Glif

I got a fun piece of equipment in the mail today, a Glif from Studio Neat. Studio Neat specialises in little things that you may not have realised were missing from your life, that turn out to be (somewhat) useful. Years ago, I bought a couple of Kosmonauts from them, a chunky stylus that was more like a child’s crayon than the skinny pens most people had for drawing on tablets. Eventually I grew bored of that, but it was fun for a while.

The Glif strikes me as much more useful for the long term. It’s pretty simple: a springloaded clamp that can adjust for various sizes of smartphone, with three screw threads on it so you can mount your phone to a regular tripod, either vertically or horizontally​.

Or if you’re feeling a bit crackers like me, you can get a handlebar clamp with a quarter-inch tripod screw on it, and attach the Glif to that, and then attach that to your bike. Three degrees of separation for your phone, and if I can think of more things to clamp to clamps, I’ll bolt them on too.
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Driven to distraction

My wife located a free Christmas tree via social media, and today I went out to get it, from a condo in Pasir Panjong, about 15 minutes’ drive away. Usually I’d rely on a taxi but today I tried GrabCar, the homegrown-equivalent of Uber. I’ve never had much luck with Uber (generally the drivers fail the most rudimentary part of their task, in that they can’t find the building I live in. A 50-storey building in the middle of Singapore that was feted as the great monument to the guy who had been president for the previous four decades.) or indeed with Grab, but it was $3 cheaper. It was also about half an hour longer.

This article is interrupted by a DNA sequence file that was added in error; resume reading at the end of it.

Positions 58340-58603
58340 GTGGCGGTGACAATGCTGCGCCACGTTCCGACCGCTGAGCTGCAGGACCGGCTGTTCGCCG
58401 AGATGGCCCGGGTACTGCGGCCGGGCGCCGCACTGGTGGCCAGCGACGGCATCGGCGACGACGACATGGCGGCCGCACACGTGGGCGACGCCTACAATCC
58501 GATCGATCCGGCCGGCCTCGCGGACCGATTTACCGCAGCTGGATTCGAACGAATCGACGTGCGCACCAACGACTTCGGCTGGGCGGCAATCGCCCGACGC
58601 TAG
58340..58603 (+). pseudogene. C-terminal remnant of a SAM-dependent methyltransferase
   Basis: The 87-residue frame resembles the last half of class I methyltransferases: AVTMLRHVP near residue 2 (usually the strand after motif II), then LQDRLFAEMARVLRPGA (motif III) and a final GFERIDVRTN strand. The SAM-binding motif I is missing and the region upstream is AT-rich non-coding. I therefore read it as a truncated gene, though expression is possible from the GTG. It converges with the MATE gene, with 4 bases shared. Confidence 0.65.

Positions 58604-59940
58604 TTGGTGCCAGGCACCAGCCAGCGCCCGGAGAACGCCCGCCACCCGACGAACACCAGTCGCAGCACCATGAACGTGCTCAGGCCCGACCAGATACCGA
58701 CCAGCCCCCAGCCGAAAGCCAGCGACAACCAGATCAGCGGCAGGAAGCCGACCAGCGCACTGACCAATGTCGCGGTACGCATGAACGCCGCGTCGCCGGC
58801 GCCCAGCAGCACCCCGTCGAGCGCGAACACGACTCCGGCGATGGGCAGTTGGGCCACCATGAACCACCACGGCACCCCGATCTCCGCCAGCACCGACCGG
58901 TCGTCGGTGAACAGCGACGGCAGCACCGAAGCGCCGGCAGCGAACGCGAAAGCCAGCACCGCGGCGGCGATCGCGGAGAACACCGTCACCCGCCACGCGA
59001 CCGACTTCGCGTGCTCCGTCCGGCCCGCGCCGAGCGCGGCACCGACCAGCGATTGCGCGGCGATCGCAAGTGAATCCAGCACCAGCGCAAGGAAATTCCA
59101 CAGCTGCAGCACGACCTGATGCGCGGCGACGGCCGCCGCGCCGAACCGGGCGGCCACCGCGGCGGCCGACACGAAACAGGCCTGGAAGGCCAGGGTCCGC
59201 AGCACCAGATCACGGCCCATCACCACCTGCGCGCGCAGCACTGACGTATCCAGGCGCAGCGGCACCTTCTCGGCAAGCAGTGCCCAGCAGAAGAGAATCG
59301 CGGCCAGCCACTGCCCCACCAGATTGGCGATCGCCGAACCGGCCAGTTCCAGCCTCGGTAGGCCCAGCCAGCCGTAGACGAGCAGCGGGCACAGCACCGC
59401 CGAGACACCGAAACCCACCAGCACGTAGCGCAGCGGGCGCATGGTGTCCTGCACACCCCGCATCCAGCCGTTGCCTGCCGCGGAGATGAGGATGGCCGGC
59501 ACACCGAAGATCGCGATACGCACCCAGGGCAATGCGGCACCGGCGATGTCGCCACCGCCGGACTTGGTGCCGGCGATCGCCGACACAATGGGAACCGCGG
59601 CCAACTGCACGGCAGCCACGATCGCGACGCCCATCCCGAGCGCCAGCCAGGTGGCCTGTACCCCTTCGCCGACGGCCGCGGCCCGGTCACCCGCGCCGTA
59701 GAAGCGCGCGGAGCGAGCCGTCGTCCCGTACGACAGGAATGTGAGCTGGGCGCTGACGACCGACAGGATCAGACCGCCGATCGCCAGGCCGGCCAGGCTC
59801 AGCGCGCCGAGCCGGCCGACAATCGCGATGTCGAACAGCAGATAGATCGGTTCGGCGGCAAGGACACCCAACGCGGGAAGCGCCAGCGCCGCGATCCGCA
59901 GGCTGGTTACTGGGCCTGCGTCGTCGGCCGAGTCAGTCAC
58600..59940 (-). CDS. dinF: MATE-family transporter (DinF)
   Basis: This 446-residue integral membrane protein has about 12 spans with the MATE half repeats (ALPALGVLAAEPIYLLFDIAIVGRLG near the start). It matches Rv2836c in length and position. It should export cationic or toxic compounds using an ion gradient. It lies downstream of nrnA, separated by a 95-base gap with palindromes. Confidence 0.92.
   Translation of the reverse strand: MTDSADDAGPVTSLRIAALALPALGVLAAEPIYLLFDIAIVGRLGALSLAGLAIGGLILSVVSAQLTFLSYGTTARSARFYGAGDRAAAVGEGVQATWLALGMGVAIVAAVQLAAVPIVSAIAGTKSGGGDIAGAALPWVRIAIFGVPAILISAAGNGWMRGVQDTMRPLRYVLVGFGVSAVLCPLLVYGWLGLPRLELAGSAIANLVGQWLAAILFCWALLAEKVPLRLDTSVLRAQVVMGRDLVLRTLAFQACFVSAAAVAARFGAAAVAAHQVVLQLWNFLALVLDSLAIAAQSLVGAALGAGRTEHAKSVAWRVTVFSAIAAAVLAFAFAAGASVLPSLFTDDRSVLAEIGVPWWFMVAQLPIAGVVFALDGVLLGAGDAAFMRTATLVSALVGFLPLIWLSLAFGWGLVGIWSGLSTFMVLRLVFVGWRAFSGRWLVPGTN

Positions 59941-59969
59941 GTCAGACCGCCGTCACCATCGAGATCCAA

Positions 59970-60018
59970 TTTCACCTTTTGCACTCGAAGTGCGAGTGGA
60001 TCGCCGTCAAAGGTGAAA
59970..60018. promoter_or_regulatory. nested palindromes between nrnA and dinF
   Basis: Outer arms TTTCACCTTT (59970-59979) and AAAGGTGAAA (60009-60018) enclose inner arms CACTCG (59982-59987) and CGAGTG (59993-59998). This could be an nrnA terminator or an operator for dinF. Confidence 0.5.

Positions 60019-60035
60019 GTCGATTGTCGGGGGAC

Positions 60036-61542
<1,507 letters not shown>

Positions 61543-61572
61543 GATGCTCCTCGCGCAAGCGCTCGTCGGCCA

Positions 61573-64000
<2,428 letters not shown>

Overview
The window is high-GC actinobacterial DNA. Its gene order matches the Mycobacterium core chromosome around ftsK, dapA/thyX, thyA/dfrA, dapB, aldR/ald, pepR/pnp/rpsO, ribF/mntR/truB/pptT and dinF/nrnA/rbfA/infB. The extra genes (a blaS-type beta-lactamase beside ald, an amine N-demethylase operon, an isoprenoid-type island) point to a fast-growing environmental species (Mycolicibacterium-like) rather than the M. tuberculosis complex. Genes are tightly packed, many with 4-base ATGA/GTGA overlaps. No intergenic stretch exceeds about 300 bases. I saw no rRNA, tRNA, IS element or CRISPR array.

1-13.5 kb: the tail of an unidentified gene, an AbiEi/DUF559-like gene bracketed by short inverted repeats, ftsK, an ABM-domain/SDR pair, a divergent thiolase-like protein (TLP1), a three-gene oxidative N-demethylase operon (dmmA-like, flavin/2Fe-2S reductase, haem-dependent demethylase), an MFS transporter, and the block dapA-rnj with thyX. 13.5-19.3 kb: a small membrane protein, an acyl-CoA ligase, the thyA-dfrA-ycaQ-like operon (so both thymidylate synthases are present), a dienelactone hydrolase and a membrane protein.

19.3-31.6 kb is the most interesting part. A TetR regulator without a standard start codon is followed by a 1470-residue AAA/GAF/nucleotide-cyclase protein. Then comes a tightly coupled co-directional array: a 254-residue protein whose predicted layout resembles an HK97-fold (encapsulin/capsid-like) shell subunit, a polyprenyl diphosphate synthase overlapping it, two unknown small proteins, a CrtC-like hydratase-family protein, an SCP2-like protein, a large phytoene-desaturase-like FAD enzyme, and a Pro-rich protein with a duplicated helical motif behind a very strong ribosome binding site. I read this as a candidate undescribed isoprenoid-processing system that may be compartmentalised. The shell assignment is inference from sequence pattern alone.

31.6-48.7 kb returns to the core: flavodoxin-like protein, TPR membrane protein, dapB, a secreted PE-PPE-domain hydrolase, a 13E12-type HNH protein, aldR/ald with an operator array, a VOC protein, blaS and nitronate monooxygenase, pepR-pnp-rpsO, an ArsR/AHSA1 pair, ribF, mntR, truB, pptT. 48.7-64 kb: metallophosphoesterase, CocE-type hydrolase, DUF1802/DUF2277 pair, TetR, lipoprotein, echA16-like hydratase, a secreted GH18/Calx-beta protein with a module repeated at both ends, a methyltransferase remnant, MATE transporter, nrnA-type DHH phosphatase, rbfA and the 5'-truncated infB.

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A new television

I’m not blaming my wife, but she was the last person to touch our television. (We’ve only had it for about 6 years; it came to us secondhand when friends departed Hong Kong, and had survived being carried through Tin Hau, being transported up and down 14 flights of stairs, then being on a container ship from Hong Kong to Singapore, then three years stuck in direct sunlight in our first flat in Singapore, and then moved in the back of a van to our current place.) I came home last night to find the television wouldn’t turn on any more, just as we’d got La Serpiente and Destroyer enthused by the idea of computer games. (La Serpiente can actually be detected by, and play with, our Xbox 360’s motion sensors, whereas Destroyer just gets very excited and runs in circles in front of us while we’re playing.)
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Smash smash

While running this morning, the 7 o’clock alarm began to chime, and so my Spotify app paused. I couldn’t imagine continuing to run without Shaun Ryder and Black Grape, so I fumbled with my phone to unpause it, and inadvertently cast my iPhone onto the ground. 

It was less than six months old, and had led a calm and cosseted life until now, but today a single fall onto tarmac and it was scarred irrevocably, a spider’s web of cracks spreading almost instantly across the screen.
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Out with a bang

I killed our microwave today. Or rather, I switched it on with nothing inside, and there was a flash of light, a loud pop, and the thing didn’t work any more. It had been in the family for a long time; I wrestled it up the stairs into our flat in Hong Kong in 2011, and it survived the trip to Singapore and moving from the middle of Chinatown into our current flat. But now it’s dead, and so I’m consigning its beige plastic corpse to the junkyard.
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I’m not the guy you think I am

I get adverts piped straight into my Gmail inbox these days, hot piping adverts based on deductions Google has made about me. Delicious, highly relevant ads, like, well, like this one:
This is not typical dating website
I’m pretty sure this is not typical dating site. It may even be not a typical dating website. It’s a shame that Google hasn’t figured out that I’ve been married for the past five years, but then maybe our Automated Overlords in Mountain View figure there’s a five-and-a-half-year-itch to scratch. My wife wasn’t too pleased to see the dead-eyed ladies staring out from my inbox, and although I explained it’s probably because I went to a postgres database site 4 years ago and ever since have been classified as “sad-sack, can’t get a date” by the Internet, she still seemed to think it was my fault. All I wanted was a better understanding of page swap techniques, not a procession of ladies of indeterminate virtue.
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